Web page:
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05/24/2007 12:43 AM ET
Buchholz able to hold own with his idol
Red Sox hurler of the future takes some spotlight off of Clemens
Portland's Clay Buchholz more than held his own against childhood hero Roger Clemens. (Danny Wild/MLB.com)

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Clay Buchholz had yet to be born when Roger Clemens first took the mound at Fenway park for his Major League debut. He was two years old when Clemens won his first Cy Young Award in 1986.

But Wednesday, the 22-year old Buchholz shared the mound at Trenton with his childhood idol. Clemens, twice the age of Buchholz, came to town looking to rekindle his trademark exuberance. And for one Minor League game, both men were just a couple of Texas boys with something to prove.

"It was an honor to stand on the same mound with him and pitch against him," Buchholz said of Clemens. "It's been going through my head [this week], and up until [Wednesday] I've tried to clear my mind and just go out there and throw."

Buchholz, though he wouldn't say so, outdueled the Rocket, striking out eight batters without a walk and left the game with a 3-2 lead. Trenton rallied for a run in the 10th inning, leaving both starters without a decision at Waterfront Park.

"I was a little nervous. I'd be lying if I said I wasn't," Buchholz said. "I think I used it all to my advantage though, as far as the adrenaline. Overall I felt pretty good out there."

Clemens looked sharp as well. His recent comeback with the New York Yankees puts him in line for a much-anticipated start in Boston next month, adding to the intrigue of his matchup with the Red Sox's Double-A affiliate.

It's been two decades since Clemens was Boston's top arm. Buchholz, the current face of Boston's pitching future, did his best to perform as such Wednesday.

"For the most part, I felt like I controlled myself in this situation," he said. "It's hard to be out there and pitch and think about it all at the same time."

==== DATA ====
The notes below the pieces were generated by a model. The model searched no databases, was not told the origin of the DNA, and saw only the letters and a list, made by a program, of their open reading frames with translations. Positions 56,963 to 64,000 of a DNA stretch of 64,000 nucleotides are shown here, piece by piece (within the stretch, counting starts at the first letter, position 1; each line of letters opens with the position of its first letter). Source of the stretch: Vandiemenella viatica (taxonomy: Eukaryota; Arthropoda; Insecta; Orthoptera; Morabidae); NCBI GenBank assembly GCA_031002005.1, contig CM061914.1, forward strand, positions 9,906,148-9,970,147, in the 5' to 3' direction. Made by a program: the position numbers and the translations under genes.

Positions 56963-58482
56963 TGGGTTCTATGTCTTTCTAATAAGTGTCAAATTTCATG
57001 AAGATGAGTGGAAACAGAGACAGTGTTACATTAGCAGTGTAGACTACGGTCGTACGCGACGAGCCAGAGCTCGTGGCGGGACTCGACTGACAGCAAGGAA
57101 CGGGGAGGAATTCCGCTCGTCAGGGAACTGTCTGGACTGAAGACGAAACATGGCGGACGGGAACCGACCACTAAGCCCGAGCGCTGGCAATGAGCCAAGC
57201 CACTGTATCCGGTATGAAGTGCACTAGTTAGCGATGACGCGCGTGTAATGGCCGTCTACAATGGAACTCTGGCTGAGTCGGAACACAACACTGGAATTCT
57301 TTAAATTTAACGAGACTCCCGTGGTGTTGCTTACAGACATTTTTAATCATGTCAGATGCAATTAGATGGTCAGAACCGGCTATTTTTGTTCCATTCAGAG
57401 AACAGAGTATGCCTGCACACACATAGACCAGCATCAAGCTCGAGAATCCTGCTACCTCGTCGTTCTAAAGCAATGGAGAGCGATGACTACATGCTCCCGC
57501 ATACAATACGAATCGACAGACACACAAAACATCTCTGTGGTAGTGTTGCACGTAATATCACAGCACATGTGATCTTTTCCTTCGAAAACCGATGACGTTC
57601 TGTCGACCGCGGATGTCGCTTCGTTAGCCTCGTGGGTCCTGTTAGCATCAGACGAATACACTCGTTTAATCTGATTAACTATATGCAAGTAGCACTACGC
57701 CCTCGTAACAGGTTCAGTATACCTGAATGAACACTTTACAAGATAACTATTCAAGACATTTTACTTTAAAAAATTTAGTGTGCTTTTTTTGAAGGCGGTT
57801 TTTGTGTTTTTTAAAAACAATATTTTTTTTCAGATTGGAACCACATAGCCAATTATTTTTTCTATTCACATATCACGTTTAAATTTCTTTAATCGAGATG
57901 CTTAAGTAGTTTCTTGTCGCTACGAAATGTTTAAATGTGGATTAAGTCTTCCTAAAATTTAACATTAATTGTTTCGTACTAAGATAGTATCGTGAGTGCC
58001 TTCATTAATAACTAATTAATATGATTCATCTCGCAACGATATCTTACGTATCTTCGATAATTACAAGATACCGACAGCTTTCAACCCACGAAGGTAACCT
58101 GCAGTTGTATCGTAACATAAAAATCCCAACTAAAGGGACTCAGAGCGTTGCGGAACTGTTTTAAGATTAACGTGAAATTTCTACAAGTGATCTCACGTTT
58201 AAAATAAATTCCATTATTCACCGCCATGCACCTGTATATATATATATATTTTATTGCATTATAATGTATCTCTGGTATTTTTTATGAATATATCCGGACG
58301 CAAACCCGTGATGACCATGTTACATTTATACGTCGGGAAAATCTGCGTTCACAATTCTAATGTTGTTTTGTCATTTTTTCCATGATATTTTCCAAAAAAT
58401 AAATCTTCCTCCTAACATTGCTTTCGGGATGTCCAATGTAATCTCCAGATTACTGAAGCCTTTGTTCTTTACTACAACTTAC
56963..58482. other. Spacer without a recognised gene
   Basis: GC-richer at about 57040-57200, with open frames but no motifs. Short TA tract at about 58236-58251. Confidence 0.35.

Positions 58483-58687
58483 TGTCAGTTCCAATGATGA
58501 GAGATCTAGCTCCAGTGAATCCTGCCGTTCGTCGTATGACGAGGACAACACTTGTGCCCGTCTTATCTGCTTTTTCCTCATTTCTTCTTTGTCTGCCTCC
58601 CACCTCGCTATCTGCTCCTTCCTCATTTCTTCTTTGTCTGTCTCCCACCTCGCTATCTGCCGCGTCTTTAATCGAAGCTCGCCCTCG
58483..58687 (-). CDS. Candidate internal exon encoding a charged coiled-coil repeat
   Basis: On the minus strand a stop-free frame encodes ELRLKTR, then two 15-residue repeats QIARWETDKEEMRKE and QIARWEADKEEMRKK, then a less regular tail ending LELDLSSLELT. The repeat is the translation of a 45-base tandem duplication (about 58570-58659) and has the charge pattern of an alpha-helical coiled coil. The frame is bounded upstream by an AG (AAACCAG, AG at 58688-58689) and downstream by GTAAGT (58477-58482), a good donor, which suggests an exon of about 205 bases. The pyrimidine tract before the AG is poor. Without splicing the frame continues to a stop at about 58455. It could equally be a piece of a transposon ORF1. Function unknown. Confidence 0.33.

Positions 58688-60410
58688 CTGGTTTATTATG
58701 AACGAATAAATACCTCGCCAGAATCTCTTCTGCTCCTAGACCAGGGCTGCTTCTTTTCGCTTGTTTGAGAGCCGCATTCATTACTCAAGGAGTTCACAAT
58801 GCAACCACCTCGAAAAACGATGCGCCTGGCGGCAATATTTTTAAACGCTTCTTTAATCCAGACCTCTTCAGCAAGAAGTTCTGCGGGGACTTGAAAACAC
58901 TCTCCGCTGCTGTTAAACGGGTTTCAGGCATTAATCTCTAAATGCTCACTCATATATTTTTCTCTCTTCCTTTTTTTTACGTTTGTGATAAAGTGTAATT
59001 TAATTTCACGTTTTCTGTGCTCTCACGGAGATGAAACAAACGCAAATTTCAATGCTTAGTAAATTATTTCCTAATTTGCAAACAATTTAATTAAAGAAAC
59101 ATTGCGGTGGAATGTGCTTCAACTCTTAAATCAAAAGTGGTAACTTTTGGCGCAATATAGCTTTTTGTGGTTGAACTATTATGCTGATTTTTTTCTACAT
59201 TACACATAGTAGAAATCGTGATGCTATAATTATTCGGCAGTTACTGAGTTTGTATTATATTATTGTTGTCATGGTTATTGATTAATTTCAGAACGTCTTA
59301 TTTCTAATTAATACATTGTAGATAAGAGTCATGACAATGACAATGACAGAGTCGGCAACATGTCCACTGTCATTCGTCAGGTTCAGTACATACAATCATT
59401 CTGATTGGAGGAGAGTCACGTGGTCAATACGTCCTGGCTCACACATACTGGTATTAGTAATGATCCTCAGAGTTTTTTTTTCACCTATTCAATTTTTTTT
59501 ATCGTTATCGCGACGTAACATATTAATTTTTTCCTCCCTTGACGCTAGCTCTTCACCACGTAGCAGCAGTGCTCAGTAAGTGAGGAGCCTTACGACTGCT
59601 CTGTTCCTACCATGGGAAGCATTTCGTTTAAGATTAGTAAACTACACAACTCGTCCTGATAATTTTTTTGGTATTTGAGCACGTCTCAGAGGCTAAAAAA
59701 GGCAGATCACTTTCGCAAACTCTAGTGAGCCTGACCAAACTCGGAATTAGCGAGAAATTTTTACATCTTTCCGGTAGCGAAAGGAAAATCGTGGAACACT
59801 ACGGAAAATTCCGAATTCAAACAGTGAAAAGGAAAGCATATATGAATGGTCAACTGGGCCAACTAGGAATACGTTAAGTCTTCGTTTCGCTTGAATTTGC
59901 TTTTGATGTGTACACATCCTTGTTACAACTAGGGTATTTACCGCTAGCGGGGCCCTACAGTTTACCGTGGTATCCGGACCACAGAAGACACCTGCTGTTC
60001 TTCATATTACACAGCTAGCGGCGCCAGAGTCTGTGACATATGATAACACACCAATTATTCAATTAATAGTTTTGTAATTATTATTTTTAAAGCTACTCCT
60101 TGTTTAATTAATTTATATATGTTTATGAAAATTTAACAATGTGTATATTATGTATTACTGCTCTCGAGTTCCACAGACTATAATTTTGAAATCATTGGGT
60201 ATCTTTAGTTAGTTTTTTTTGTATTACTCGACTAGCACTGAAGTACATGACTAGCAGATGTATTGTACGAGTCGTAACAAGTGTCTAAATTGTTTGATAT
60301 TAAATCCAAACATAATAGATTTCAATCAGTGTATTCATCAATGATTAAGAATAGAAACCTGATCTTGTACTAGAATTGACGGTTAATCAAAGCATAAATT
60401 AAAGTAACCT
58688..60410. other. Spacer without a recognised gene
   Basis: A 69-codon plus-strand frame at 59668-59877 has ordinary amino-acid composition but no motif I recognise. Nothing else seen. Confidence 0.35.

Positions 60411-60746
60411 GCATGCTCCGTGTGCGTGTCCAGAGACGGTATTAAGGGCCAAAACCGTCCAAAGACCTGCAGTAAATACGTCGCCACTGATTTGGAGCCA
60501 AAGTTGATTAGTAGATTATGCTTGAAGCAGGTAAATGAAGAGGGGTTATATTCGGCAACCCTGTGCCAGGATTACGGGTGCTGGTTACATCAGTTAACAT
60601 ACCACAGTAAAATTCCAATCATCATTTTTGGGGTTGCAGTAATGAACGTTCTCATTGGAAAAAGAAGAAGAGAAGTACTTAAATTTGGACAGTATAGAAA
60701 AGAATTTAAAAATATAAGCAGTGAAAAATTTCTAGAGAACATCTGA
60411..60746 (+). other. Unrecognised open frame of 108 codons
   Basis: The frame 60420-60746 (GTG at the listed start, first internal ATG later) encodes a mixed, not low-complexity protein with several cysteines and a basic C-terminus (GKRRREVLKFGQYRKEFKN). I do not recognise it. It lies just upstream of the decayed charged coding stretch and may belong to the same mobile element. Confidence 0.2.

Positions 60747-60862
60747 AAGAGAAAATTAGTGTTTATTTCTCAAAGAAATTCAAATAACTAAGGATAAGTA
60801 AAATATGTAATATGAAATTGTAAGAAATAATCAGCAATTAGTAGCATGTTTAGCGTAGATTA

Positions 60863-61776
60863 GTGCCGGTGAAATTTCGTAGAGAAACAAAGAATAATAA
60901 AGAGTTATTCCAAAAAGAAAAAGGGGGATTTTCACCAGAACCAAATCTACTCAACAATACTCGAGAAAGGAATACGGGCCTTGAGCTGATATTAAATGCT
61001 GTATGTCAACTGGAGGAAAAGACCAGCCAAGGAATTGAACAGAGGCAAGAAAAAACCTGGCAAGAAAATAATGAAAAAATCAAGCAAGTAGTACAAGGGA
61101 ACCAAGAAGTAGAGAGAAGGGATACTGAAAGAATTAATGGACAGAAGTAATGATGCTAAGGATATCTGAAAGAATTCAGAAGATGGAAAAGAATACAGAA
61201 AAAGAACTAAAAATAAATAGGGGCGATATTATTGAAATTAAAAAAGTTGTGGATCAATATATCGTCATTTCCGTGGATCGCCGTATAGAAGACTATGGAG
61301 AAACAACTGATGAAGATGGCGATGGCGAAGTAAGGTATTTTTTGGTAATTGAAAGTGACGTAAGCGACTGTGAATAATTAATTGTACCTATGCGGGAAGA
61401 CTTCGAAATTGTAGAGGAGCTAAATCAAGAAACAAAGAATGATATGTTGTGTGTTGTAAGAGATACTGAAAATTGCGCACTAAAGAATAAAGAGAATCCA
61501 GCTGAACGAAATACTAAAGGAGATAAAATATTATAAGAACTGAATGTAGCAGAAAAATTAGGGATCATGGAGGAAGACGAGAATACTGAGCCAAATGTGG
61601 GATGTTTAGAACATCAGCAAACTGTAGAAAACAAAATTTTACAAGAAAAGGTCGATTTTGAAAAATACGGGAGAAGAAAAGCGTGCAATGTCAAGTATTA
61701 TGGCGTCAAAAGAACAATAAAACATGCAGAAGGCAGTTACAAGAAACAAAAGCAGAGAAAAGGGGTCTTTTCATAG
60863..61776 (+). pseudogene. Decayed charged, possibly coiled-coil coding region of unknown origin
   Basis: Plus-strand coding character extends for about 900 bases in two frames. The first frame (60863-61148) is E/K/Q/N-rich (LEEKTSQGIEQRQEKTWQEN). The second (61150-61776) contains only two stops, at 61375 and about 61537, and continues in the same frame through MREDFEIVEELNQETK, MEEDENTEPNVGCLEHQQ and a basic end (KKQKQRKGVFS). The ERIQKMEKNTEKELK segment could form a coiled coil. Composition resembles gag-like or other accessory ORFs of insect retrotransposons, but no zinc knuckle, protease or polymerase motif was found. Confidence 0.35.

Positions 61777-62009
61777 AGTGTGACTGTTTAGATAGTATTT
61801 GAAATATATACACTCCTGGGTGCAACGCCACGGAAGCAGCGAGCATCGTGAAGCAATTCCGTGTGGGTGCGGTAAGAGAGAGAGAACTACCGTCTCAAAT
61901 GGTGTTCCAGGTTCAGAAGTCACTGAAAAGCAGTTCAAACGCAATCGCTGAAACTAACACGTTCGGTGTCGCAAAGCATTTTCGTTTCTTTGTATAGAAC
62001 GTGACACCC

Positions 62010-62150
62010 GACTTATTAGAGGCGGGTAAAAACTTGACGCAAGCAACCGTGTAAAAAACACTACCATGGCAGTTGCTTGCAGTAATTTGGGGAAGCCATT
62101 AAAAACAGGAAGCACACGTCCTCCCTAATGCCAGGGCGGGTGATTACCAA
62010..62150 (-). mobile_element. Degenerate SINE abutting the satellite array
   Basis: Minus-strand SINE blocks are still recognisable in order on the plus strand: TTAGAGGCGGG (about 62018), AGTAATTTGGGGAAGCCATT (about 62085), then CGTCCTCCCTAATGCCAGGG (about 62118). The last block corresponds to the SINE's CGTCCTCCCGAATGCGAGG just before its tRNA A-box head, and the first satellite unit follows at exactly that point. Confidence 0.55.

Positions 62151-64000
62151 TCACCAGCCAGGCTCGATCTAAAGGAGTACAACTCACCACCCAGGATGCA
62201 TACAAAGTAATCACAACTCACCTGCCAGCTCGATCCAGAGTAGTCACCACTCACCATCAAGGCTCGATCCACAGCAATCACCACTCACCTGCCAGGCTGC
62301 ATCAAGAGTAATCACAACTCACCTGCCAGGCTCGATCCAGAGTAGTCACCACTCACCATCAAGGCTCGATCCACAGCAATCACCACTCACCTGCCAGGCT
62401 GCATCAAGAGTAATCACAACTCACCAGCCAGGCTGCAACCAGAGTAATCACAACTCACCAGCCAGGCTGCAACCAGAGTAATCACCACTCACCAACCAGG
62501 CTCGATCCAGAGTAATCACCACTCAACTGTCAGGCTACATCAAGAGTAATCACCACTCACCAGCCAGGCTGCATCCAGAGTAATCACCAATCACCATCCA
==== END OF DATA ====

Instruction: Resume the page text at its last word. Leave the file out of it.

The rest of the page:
And while Clemens had the hoards of media around him -- a helicopter even hovered over the stadium -- it was Buchholz who quietly held the Thunder to two runs on seven hits over six innings. Clemens left in the middle of the sixth trailing, 3-2, while Buchholz had eight strikeouts to his six.

"I'm never going to say I outdid him until it's at the big-league level," Buchholz said. "It was awesome just being out there and knowing who you're going up against. "It was awesome getting to go at it with him."

Buchholz said he was held back in the Sea Dogs rotation intentionally to be matched up against Clemens.

"I'm glad they did it," he said. "It was a great experience."

Buchholz said he found out he'd face the Rocket on Saturday and there wasn't any advice that could have possibly prepared him for the matchup.

"It was unbelievable, seeing him go out there with that ovation," Buchholz said of Clemens and the cloud of media that hovered around his every move. "Between innings, seeing him come off and get a standing O, that's what you work to get to. Hopefully one day I'll find myself in the same situation he's in."

Buchholz is certainly headed down the right path. He entered the start 1-0 with a 1.48 ERA over his previous four starts, averaging 12 strikeouts per nine innings -- a stat Clemens would approve of. The highly prized Boston arm established a Sea Dogs franchise record May 11 against Binghamton with eight straight strikeouts. Clemens, of course, set a Red Sox record in 1986 with 20 strikeouts in one game.

"It was in the back of my mind that he's going to throw real good," Buchholz said. "How could I top that?"

Red Sox general manager Theo Epstein was on hand to watch his 2005 first-round draft pick duel with the former Boston star. Buchholz, the Red Sox's Minor League pitcher of the year last season, grew up idolizing Clemens in Texas. He admitted he often drove an hour to Houston just to watch Clemens pitch for his hometown Astros.

Fans in New Jersey poured in the gates to see Clemens, who cruised into town in John Madden's legendary custom coach bus. While the crowd hung on every pitch from the Rocket, Buchholz kept them wondering just who was in charge.

The only trouble for Buchholz came early in the first when he allowed four consecutive singles to start the inning. Shawn Garrett knocked in two runs with a single to right, but Buchholz recovered. He struck out P.J. Pilittere and Matt Carson before popping up Noah Hall to end the inning.

"I felt like I made some good pitches, they just put them in play," Buchholz said of the first inning. He added that his control improved later in the game.

Clemens took the mound and fanned Scott Youngbauer and John Otness to start the second as though he was responding to the youngster across the field.

A one-out ninth-inning homer took Clemens off the hook left Buchholz without a chance for a win. Outside of an earlier Spring Training start, Buchholz said Wednesday was the closest he's felt to Major League action.

"They've been the two biggest games I've pitched in my life so far," he said. "Hopefully, there's many more to come."

Danny Wild is a contributor to MLB.com. This story was not subject to the approval of the National Association of Professional Baseball Leagues or its clubs.